Back in the summer, I had a brilliant idea for a birthday gift for my daughter. She’s a busy woman, a professional with a very active three year old son, a husband with a demanding career, and is on the road a lot with some national board and fellowship responsibilities. She loves to read, but it’s hard to lug extra weight around, either in a briefcase or onto public transportation.
Enter the Nook.
When Amazon released the first of their e-book devices, the Kindle, I turned to a colleague and said, “This is the first one of these things that makes me nervous about the future of libraries.” For the first time, someone had released an e-reader with wireless capabilities. That, to me, is a game changer. Want a book? Just get out the Kindle and download it in less than a minute from the Amazon website. Want to read the New York Times every morning? Order your subscription for the Kindle and there it is, waiting for you to consume with that first cup of coffee. No cables to connect, nothing to recycle.
But the first Kindles were pricey, and though they looked attractive and had their devotees, I didn’t think they were for me. I like the feel of paper—not e-Ink paper, but the real deal.
Then I bought one of these things for my daughter.
I opted for the Nook rather than the Kindle, primarily because of two things. First, my sister-in-law works for Barnes and Noble. Help your family when you can, people. Secondly, the Nook will work with Overdrive, the primary e-book technological solution used in libraries today. The Kindle does not play well with others.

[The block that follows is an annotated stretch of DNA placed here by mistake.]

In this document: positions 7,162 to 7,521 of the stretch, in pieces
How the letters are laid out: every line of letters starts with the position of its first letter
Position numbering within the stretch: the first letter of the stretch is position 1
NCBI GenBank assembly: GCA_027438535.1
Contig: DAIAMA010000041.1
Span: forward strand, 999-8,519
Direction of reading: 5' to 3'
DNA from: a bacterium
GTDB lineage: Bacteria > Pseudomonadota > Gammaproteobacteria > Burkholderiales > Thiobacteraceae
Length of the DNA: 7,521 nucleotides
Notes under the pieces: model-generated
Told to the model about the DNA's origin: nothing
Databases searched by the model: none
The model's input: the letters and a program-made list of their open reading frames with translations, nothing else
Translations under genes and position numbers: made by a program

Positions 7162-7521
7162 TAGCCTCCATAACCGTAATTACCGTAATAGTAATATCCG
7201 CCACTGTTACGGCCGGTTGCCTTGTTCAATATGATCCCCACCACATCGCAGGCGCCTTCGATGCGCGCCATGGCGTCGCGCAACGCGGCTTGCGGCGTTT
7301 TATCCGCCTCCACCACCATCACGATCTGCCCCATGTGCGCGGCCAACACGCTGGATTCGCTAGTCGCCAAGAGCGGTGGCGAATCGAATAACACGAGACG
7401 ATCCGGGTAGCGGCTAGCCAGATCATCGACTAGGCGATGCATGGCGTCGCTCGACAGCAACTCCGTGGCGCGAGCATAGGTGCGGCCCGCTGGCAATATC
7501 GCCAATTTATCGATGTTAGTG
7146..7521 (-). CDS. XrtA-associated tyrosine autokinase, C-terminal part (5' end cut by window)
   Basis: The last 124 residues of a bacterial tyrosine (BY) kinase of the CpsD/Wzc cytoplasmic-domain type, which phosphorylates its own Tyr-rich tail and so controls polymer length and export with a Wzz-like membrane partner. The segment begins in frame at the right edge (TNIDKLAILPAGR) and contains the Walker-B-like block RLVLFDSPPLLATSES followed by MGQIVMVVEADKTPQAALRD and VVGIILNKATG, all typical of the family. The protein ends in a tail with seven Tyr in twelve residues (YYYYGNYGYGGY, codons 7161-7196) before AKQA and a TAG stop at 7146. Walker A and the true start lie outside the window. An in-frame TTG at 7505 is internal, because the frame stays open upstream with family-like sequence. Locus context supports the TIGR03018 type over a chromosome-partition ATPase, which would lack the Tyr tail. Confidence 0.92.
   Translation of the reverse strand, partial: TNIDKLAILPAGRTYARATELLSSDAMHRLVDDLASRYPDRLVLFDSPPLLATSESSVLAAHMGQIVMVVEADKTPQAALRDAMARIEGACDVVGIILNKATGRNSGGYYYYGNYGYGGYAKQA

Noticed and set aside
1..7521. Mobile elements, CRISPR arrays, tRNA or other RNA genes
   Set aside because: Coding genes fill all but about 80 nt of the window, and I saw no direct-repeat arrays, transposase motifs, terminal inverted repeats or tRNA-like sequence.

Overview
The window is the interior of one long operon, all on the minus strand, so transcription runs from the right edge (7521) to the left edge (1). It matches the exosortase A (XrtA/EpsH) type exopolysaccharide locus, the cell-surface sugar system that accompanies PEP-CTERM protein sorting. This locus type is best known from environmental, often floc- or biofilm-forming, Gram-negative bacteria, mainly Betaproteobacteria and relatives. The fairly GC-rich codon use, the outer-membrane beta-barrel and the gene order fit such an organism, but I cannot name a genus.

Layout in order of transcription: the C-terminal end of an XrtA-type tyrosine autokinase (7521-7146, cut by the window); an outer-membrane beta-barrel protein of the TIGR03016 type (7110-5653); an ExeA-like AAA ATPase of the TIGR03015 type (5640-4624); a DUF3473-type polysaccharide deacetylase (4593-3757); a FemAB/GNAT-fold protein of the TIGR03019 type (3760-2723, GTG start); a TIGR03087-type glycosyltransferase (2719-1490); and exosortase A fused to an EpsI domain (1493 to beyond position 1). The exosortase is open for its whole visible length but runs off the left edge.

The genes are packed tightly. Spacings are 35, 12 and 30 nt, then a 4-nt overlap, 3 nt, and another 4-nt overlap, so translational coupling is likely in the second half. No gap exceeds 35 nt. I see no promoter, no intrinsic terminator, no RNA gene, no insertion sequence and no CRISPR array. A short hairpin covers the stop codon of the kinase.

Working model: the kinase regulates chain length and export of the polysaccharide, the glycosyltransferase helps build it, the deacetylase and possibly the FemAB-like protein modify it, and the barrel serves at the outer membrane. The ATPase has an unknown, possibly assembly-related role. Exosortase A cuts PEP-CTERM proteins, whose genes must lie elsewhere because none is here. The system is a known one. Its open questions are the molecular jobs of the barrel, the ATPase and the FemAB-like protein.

My daughter loves libraries. I love libraries. The Nook made sense.
That Nook is in Miami with her right now, a thin little device that can carry thousands of books and other texts so that she can actually get her luggage on board under the weight limit. She loves it.
So why was I surprised when she returned the favor, getting me a Nook for Christmas? Though I think of myself as pretty much on top of technology, I was not exactly sure this was a device I wanted. For one thing, I’m a tightwad. I can get my books from the library; why would I pay? [See my post “Cool Cats and Web Tools” to note that I have a house full of books that I have paid for. Never mind. Consistency is the hobgoblin of little minds]. Though I note with fascination the things smartphones can do, I still carry a phone that is one small notch above a Jitterbug. Yes, I bought a netbook with Linux as soon as Dell had one on the market, but I usually use my full-sized laptop. [It’s all about the eyesight after 60]. So though I was grateful for the wonderful gift, I had to wonder whether it was really going to be right for me.
It’s right for me.
I downloaded the free book they offered one Friday [tightwad, I tell you!] and read all 281 free pages of it, even though it was not the world’s best literature. I discovered that it was in fact easy to read on a Nook. It fits my hands nicely, the pages look like a paper book, and turning the pages involves one slight motion of my thumb. The display is not backlit, it does not flicker even slightly, and my eyes do not feel as if they need to be removed and washed after I read an hour.
But the deal closer for me was this. I was starting to read the second of the Stieg Larsson books, The Girl Who Played with Fire, as an audiobook. I heard about ten minutes on audio and decided that I wanted to read it the regular way. The library’s copies were all checked out, and then I remembered my Nook. The best moment of all? That came when I discovered it was on sale for $5.
Sixty seconds later, I was reading.
Next time: more about Overdrive